« PreviousContinue »
les Institutions Sociales. Par Madame de Staël
Holstein. Avec un precis de la Vie et les Ecrits
The Influence of Literature, &c. of Madame de
XIX. A Tour through Italy, exhibiting a View of its
Scenery, its Antiquities, and its Monuments;
particularly as they are Objects of classical Inte-
rest and Elucidation: with an Account of the
present State of its Cities and Towns, and occa-
sional Observations on the recent Spoliations of
the French. By the Rev. John Chetwode Eustace 360
XX. The Bride of Abydos, a Turkish Tale. By Lord
XXI. Essay on the Theory of the Earth, translated from
the French of M. Cuvier, perpetual Secretary of
the French Institute, Professor and Administrator
Art. I.- An Inquiry concerning the Rise, Progress, the
Redemption and present State, and the Management of the National Debt of Great Britain. By Robert Hamilton, L. L. D. F.R.S. E. Professor of Natural Philosophy in the
Marischal College and University of Aberdeen. 1813. In our last Number we announced our intention of reviewing the work of Professor Hamilton, on the “ Rise and Progress, the Redemption and present State, and the Management of the Public Debt of Great Britain."
The subject is extremely important, and, in our view of it, embraces a very wide field of inquiry into the ineans by which, during more than a century, we have been enabled not only to bear immense and constantly increasing public expences, but have at the same time become far more politically powerful, and abounding in private wealth (that is, in all the necessaries and even superfluities of civil life, and the means of obtaining them), than in any former period of our history.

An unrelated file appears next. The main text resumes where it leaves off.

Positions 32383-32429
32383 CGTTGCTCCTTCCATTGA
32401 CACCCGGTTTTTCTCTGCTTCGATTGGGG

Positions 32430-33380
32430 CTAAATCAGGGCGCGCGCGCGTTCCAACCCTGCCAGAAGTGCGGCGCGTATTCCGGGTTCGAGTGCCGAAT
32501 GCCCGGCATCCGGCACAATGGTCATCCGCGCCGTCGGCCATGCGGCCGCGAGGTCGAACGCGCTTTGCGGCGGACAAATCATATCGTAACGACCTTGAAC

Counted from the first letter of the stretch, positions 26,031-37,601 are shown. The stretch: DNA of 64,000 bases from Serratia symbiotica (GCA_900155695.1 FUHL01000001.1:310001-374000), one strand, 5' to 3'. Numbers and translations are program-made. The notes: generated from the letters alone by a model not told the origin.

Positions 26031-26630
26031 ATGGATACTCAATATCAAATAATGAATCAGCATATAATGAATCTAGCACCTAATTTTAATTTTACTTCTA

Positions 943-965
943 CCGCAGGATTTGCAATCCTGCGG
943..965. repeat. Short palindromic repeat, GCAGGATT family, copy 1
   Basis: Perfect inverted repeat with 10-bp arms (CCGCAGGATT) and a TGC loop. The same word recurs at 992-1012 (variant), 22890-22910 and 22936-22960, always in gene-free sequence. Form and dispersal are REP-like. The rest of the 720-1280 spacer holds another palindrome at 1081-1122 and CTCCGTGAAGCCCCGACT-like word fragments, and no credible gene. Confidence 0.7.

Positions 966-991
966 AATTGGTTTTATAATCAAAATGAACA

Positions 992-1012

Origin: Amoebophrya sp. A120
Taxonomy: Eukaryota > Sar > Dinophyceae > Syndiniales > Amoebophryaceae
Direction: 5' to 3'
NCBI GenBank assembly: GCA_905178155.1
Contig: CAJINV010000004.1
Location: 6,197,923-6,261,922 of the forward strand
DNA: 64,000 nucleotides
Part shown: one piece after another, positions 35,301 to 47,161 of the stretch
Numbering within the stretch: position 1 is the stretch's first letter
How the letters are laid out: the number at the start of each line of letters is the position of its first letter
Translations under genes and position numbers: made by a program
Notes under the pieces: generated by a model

Public and private wealth are, without doubt, the very lifeblood of our political existence; and the long contest in which we have successfully encountered with dauntless front and unwearied vigour the enemies of the civilized world, must have been insupportable, if by some means or other our pecuniary resources had not been made productive in full proportion to the unexampled magnitude of our expences.
During great part of twenty anxious years, armies and navies have been maintained by Britain, scarcely less numerous, and
VOL, V. NO, IX.